Adams talks of there being “two levels of scrutiny,” in the NBA. There’s what’s sold to fans, a narrative about one hero triumphing over a team. And there’s the actual story of what wins, which involves five players connecting and benefitting from one another. "If you watch film, you have one guy who basically defeats an army,” Adams says of the popular narrative. “So I think that's a mindset, that's an American mindset. However, when anything is examined, we didn't get there by ourselves, and we didn't do it on our own."
The expectation isn’t that Curry actually gets credit for improved defense, though that might happen. The expectation is that Curry sacrifices for his teammates in ways that are noticeable on the coaching level of scrutiny. His improvements won’t be obvious in a lock-and-trail defensive set-up where much of the job is shading and chasing your mark to certain spots on the floor. The task isn’t to dramatically wreck your opponent -- it’s to funnel him to help, like a slanted putting green subtly guiding the ball away from its target.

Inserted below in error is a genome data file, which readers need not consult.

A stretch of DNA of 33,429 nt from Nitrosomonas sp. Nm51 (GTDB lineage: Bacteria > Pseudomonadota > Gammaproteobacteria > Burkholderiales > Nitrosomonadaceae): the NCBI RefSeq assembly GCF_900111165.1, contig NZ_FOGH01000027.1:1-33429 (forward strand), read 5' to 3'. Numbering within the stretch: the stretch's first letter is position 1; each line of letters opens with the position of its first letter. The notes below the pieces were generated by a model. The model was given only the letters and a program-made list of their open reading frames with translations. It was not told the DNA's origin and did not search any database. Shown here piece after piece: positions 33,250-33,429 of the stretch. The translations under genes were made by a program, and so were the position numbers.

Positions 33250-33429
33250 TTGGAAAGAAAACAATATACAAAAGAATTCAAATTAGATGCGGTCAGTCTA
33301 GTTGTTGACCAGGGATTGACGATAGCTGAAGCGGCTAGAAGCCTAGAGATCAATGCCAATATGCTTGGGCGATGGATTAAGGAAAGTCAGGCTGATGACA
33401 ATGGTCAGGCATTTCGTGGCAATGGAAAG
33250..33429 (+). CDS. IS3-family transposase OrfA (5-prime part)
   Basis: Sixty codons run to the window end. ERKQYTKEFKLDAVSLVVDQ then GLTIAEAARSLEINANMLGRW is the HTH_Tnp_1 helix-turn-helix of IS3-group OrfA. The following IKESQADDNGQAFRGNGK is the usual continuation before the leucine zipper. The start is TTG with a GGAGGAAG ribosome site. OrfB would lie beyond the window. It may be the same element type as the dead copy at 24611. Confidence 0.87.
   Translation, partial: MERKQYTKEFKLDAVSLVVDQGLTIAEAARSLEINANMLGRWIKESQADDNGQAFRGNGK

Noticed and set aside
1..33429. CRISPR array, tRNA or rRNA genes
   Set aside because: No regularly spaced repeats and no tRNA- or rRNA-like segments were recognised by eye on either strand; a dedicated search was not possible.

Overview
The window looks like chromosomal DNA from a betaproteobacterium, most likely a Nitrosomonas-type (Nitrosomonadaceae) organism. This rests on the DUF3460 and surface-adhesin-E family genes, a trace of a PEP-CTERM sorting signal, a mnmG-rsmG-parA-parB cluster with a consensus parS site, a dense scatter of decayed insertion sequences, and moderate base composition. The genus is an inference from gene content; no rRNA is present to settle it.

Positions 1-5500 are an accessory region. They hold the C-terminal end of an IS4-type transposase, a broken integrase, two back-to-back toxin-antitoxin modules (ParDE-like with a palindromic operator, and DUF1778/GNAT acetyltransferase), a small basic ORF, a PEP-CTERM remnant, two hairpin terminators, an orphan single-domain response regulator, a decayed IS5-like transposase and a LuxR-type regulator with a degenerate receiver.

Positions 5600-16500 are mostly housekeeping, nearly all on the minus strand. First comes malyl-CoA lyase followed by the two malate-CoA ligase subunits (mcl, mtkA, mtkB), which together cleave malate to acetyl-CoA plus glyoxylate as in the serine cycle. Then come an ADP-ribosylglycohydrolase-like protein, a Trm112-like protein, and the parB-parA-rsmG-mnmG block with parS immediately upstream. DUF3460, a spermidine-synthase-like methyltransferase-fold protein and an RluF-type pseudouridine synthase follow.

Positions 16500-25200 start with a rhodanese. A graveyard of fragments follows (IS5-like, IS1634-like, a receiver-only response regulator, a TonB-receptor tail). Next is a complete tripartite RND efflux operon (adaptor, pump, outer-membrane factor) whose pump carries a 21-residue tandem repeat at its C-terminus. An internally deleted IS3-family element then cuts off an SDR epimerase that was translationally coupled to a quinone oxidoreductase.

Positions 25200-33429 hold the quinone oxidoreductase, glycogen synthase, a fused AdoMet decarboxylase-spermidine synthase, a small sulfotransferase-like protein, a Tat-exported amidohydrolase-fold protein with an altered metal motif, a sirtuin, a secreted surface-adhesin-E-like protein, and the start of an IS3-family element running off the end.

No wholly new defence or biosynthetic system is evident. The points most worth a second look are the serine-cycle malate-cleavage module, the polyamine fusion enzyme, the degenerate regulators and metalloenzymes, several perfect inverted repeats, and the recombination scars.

This season, the Warriors hope to benefit from a subtle absence of ego. That might sound like some new-age bull, but the Spurs’ success is predicated on people getting over themselves. The R.C. Buford model is to hire those who know what you don’t. The want for credit can be corrosive to an organization. It’s difficult to ask for the right kind of help if you’re obsessed with being the reason for success.
What is New Klay?
There’s a big debate over whether Thompson’s hot shooting start is for real, even though everybody pretty much agrees his 28.83 PER isn’t sustainable. So that brings up an obvious question: How good does Thompson have to be to qualify as taking a leap? I’m conservative with these things, so I’ll peg the number at a 17 PER. New Klay is like a graphic movie: If you’re 17 or over, all that shooting is fine.